Using Simple Past and Past Perfect

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From this sentence

When they all left  school, he’d gone to work down the mine with the rest of them.

 

 

I think they left school occurred before he went to work.

 

Is it supposed to be

When they had all left school, he went to work down the mine with the rest of them.

 

 

Freddie’s War, Page 9 http://assets.cambridge.org/97884832/39094/excerpt/9788483239094_excerpt.pdf

asked Jan 30 '13 at 01:57 Narong Atsawa New member

1 answer


1

I looked up the quote on your weblink, and have read a bit of the fictional context surrounding this sentence, and so I can explain that they refers to Freddie and his classmates.  Their leaving school is a past event compared to the narrative timeline of the story.   

 

Here is an important guideline when considering whether the Past Perfect or Simple Past tense is more appropriate: when (1) you are already focused on the past, and when (2) a clause begins with a time-conjunction such as when, after, as soon as, or once, it is not necessary to use the Past Perfect in that time clause to order the sequence of events between the time clause and the main clause.  The time-conjunctions themselves serve that function.

 

For example:

 

After it got dark, we came back inside. [it got dark 1st, and we went inside 2nd]

As soon as Jane arrived, we sat down to eat. [Jane arrived 1st; we ate 2nd] 

Once it stopped raining, we started the game again. [It stopped raining 1st; we started again 2nd]

When you phoned, I rushed out to meet you. [you phoned 1st; I rushed out 2nd]

I finished my homework before you phoned. [I did my homework first; you phoned 2nd]

I was doing homework until you phoned. [I was doing homework first; you phoned 2nd] 

 

So in the above sentences, the use of the Past Perfect is unnecessary in the time clause.  We can easily understand the sequence of events.  The only context in which the Past Perfect is necessary in a time clause is when you want to emphasize that the first action is separate, independent of, the second action: when there is no causal link.  This is especially true with the time-conjunction when.  Compare:

 

When I had opened the window, I sat down and had a cup of tea. [there is no causal link; the opening of the window did not cause me to sit down and drink tea]

 

When I opened the window, the cat jumped out.  [there is a clear causal link; my opening of the window caused the cat to escape] 

 

So let's look at your suggested revision to the sentence again:

 

When they had all left school, he went to work down the mine with the rest of them.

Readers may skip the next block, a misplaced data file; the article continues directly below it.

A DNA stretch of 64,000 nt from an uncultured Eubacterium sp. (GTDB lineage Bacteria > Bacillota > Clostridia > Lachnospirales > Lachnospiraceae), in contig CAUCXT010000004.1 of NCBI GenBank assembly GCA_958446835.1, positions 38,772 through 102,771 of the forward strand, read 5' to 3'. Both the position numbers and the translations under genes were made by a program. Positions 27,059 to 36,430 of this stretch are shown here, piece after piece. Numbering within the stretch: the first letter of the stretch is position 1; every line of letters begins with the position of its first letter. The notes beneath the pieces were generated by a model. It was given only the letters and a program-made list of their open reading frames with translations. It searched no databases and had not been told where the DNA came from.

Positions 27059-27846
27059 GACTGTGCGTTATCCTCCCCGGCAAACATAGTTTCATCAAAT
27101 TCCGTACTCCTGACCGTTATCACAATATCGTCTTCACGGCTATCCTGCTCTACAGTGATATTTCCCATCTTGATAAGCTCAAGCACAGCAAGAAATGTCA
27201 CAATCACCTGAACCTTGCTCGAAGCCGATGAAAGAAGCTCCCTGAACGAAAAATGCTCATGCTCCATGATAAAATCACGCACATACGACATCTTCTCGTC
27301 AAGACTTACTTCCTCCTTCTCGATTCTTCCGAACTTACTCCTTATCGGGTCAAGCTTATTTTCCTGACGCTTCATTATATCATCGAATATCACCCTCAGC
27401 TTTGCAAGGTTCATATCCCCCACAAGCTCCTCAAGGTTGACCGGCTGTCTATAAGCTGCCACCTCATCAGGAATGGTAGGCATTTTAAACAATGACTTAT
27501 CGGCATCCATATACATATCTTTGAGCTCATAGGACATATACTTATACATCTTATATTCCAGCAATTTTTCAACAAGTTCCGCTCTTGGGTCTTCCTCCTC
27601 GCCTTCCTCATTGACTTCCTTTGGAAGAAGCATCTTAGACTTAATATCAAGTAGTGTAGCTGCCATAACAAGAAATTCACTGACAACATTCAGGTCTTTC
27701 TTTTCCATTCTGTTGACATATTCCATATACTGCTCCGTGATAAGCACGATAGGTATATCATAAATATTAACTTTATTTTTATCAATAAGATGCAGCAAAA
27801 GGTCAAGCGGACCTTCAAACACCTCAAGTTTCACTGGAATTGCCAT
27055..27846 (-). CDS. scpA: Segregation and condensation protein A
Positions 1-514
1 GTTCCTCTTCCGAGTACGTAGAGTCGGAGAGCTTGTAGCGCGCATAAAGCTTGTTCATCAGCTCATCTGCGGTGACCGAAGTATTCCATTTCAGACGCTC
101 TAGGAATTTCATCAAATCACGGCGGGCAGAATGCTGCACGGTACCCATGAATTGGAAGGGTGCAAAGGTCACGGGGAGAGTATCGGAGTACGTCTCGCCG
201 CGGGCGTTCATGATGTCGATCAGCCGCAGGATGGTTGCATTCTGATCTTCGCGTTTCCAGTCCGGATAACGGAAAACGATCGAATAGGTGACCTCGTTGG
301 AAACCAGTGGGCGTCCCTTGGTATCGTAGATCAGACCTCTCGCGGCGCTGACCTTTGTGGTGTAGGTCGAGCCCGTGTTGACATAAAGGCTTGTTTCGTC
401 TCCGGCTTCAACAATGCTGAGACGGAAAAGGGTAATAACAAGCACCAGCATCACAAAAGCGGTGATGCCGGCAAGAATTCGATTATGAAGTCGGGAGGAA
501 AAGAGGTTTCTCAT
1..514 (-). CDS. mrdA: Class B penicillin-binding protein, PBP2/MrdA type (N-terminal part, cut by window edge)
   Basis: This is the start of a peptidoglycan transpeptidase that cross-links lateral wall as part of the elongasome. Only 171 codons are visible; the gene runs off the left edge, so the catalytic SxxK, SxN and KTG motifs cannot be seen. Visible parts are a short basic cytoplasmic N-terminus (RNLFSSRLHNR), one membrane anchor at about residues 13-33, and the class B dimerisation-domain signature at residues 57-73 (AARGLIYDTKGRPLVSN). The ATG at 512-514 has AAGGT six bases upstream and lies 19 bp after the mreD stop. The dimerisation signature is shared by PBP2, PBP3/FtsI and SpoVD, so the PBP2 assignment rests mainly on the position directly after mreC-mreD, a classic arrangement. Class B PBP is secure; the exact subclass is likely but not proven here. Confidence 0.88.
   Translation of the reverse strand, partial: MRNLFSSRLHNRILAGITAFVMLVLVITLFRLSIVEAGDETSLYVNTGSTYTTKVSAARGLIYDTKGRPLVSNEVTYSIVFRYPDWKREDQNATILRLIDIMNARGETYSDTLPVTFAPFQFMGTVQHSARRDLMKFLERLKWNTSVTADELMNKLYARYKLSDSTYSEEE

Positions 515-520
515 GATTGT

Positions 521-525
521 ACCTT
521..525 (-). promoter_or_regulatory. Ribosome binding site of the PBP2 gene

From what I can gather from having read a few paragraphs before and after the sentence, there is, indeed, a clear causal link between them having left school and Freddie starting to work in the mine.  So the original text (When they all leſt school, he’d gone to work down the mine with the rest of them) is the best choice.

 

There is another issue to consider here: why does the writer use the Past Perfect ('d gone) in the main clause?  The story is focused on a past point in time--July 1936--compared to which the classmates having left school and Freddie having started to work at the mine are previous events--and the sequence of events (they finished school first, Freddie started to work at the mine 2nd) are already clear, as explained above.  Thus the basic grammar rules about Past Perfect being unnecessary in the time clause operate alongside the basic function of the Past Perfect in the main clause--showing the relationship between two past events (the two past events being the main narrative focus, July 1936, and Freddie starting to work at the mine before that).

 

My answer will probably be quite a lot for you to digest.  I have done my best to explain what is going on in this sentence in the context of its surrounding narrative.  Perhaps others will be able to simplify it, but it is not all that simple of an issue, methinks.  Please don't hesitate to ask if you have any follow-up questions.  (I love trying to explain the finer points of the perfect tenses!)

 

Shawn

link edited Jan 30 '13 at 15:10 Shawn Mooney Expert

That was clear. Thank you for your time. :D

Narong AtsawaJan 31 '13 at 11:23

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